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An Article Copied from the “Southern Baptist Messenger.”

Muncie, Delaware Co., Ind., Oct. 15, 1857.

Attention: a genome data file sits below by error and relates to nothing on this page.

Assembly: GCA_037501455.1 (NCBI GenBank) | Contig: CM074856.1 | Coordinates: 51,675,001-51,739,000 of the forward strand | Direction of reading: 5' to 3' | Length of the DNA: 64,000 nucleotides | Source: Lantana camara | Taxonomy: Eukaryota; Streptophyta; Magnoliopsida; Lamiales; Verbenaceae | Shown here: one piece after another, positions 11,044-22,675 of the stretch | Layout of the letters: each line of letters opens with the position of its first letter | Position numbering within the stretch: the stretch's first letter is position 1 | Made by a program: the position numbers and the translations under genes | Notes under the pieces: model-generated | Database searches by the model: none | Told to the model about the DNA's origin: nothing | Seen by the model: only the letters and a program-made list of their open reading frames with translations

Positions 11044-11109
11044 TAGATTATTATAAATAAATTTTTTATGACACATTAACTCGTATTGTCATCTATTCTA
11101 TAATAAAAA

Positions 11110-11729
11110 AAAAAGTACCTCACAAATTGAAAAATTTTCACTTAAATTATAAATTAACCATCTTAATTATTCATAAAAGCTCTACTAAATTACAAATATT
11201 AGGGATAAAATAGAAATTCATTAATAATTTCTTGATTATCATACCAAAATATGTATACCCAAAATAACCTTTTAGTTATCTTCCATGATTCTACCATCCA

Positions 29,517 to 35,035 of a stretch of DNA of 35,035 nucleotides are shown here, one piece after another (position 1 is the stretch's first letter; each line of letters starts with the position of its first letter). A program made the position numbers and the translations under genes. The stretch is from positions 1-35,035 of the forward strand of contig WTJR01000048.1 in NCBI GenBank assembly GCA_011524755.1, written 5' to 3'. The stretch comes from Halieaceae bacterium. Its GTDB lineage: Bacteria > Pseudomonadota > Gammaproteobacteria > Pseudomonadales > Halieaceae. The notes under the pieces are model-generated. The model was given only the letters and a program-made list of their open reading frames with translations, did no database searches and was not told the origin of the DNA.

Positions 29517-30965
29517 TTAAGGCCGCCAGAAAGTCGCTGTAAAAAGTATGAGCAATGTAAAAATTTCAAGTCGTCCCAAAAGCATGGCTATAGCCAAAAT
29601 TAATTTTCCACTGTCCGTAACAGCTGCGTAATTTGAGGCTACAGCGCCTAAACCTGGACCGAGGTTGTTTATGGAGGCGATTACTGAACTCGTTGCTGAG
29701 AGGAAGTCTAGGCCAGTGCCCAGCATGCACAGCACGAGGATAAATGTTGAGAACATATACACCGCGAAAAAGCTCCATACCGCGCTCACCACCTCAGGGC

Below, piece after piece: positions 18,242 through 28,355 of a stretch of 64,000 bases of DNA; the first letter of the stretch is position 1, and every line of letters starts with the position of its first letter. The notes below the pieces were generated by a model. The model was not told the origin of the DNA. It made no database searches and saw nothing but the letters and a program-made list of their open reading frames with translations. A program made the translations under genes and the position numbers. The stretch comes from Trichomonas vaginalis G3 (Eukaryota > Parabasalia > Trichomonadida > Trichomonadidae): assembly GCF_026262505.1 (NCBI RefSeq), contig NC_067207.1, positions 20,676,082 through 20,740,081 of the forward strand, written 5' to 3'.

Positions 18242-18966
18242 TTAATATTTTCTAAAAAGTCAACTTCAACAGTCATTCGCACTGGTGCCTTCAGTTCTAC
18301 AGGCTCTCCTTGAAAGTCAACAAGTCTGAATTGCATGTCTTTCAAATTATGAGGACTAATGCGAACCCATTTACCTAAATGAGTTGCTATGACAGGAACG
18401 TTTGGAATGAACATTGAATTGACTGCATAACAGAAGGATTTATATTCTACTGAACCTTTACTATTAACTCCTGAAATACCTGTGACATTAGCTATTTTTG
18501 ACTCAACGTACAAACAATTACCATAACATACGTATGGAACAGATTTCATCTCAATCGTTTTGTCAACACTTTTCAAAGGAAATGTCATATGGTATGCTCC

DEAR BROTHER BEEBE: - I find by noticing some of the religious periodicals of the day, that there are those professing to be of the old order of Primitive Baptists, who are holding out flags of truce to our enemies, and the enemies to the truth, (the New School Baptists,) with the hope, I suppose, of enlisting under their lead a more numerous train of followers; and I, for one, am willing to be rid of those who are figuring in the contemplated confederacy, so far as my knowledge extends, for I know of none who are leading off in the conspiracy who have not heretofore proved themselves to be restless spirits and ambitious aspirants for the mastery, and have caused more perplexity, strife and grief amongst the Baptists, than ever they have been, or ever they will be able to balance, by all the profit they have ever been, or ever will be to us, should they live a thousand years, and follow the zigzag wanderings that have characterized their course up to the present time. I have no disposition whatever, therefore, to court the stay or crave the company of those individuals; nor would I now write three lines across this sheet to secure their residence among us, or the residence of those who can with them amalgamate with the new order of Arminian Baptists, while understanding their position. But, lost there should be some well-meaning ones amongst us led among them, who have not taken pains to inform themselves of the abominations of that troop, I think it high time that a warning voice should be raised, and those wandering stars rebuked. I have been an unworthy member of the Old School Baptist Church for twenty-seven years, and for more than twenty years of that time my brethren have required my services in the promulgation and defense of the gospel. Often has my heart been made to overflow with gratitude to God for the rich repasts and consoling interviews I have enjoyed in the sweet fellowship and communion of the saints; and often on the other hand have I witnessed that the Paschal Lamb had to be eaten in the night, roast in fire, and with bitter herbs. "How good and how pleasant it is for brethren to dwell together in unity." But warfare is not so pleasant, but perhaps at times, quite as necessary; and the watchman that would skulk from the enemy when he sees him approaching, screen himself and fail to give alarm, would certainly prove himself to be recreant in point of duty, treacherous to him who had chosen him to be a soldier, and unworthy of the confidence of his companions in arms. I have been called upon to meet the enemies on many occasions, and perhaps few with capacities feeble as mine, have passed through more fiery ordeals. Often have I been made to tremble, and oft to feel the thrusts of the enemy. But having obtained help of God, I continue to this day, and feeling confident that the enemy is on the alert and preparing for a subtle fight, feeble as I am,